Nicolas Delsol, a postdoctoral researcher at the Florida Museum of Natural History, researched cow bones from 16th-century archaeological sites in an effort to understand the introduction of domesticated cows to the Americas during Spanish colonization. He performed DNA sequencing on a “huge collection of archaeological remains” from Puerto Real, an early Spanish city in modern-day Haiti. The city was founded by the Spaniards in 1507 but abandoned in 1578.
“One of the bones I thought was from a cow was misidentified,” Delsol explained in an interview with DailyExpertNews. “A small piece of tooth was actually (from) a horse.”
The discovery was “completely unexpected,” Delsol said. “We quickly realized that this might be the first domesticated equine genome we had from the early colonies of the Americas.”
The genetic analysis “confirms what we could expect from the historical records, saying the first horses were most likely aboard boats from the Iberian Peninsula off southern Spain,” Delsol said. Horses were a crucial part of Spanish society, he said — so important that Spanish settlers took them on the grueling and logistically challenging journey across the Atlantic.
But genetic analysis of the 16th-century tooth also helped Delsol identify the early domesticated horses’ closest living relatives: the Chincoteague ponies. The genetic similarity gives credence to the belief that the ponies are descendants of early Spanish horses, Delsol says.
“It may show some truth behind this legend, that it is rooted in a real event,” he said.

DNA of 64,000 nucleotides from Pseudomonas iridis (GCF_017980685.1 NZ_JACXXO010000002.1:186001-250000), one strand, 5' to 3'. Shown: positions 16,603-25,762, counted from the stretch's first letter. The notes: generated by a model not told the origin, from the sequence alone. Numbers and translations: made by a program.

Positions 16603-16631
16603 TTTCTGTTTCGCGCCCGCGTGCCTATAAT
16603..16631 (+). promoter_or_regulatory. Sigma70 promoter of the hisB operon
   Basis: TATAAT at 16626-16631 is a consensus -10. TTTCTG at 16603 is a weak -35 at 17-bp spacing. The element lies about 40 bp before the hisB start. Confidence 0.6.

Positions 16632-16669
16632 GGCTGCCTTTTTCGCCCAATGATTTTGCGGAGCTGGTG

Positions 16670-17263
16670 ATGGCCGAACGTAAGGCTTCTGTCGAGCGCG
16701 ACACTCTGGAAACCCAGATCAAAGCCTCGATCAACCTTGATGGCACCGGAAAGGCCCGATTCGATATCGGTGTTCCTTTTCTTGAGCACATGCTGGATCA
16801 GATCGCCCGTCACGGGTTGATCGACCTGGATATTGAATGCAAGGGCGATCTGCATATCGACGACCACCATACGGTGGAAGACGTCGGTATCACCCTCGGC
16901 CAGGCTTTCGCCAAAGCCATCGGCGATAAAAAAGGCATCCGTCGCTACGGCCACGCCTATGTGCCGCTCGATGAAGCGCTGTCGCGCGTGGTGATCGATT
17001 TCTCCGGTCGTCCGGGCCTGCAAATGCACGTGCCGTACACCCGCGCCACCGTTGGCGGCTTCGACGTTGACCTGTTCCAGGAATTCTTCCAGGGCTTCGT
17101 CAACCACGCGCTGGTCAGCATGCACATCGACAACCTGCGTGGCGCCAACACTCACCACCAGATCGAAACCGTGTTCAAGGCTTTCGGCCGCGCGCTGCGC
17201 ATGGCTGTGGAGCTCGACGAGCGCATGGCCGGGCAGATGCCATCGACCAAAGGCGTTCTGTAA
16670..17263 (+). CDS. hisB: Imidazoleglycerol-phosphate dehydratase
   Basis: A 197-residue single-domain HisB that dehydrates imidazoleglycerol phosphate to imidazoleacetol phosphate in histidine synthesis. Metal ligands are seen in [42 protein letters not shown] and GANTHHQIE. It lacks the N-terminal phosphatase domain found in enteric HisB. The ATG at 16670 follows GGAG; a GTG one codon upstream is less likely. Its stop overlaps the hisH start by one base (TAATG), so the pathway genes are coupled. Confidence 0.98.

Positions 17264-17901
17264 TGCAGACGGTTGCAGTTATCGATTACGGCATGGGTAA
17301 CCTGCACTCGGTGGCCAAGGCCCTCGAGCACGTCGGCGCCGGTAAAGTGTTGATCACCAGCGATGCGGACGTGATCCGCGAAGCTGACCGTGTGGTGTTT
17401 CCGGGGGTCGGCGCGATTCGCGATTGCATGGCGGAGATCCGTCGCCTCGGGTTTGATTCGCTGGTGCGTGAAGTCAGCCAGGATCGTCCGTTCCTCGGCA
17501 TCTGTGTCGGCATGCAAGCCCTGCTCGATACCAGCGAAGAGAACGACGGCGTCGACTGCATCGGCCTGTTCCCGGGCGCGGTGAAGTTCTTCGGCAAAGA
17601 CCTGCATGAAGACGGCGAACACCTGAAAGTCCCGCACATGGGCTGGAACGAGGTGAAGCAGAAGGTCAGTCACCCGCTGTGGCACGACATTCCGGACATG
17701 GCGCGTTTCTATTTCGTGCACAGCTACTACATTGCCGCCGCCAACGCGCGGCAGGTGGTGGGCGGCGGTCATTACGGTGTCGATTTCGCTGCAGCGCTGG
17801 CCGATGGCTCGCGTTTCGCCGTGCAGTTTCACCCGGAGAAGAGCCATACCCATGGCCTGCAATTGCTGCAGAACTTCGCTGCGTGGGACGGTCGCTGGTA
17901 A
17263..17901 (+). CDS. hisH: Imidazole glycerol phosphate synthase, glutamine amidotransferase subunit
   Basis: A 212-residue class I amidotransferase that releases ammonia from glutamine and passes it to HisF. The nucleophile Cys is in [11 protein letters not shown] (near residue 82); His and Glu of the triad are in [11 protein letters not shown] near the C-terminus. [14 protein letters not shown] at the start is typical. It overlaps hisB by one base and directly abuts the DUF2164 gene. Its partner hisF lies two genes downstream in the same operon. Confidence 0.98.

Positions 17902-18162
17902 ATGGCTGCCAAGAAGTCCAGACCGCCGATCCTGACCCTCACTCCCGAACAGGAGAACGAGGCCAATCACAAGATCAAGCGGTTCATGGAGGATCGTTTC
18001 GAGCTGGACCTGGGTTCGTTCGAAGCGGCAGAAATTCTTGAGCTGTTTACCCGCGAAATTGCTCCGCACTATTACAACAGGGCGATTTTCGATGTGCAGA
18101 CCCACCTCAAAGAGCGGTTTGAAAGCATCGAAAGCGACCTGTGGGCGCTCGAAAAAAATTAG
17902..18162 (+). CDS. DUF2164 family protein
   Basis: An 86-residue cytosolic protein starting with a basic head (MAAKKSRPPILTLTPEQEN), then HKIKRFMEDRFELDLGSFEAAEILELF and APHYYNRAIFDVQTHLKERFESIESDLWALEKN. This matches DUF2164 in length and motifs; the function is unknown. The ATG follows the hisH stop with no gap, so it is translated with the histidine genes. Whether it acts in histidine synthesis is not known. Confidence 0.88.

But just because the wild ponies likely descended from Spanish horses doesn’t mean they came from a shipwreck, the researcher noted.
“The Spaniards could have left them on the island like they did with some other species, such as pigs or cattle, and had them bred to have some local animals,” he explained.
The discovery also provides more evidence for how far northern Spanish colonizers reached in the Americas.
“It shows something that is not widely known but has been partially studied, that the Spaniards were present not only in the Caribbean, and in Mexico and in South America, but also their options much further north on the east coast of the United States. US explored in the mid-Atlantic,” Delsol said. “We have some evidence of Spanish presence, Spanish expeditions inland in the Carolinas.”
In the future, Delsol and his team hope to expand their research into the Puerto Real specimens — and explore how early colonizers relied on horses for ranching in America.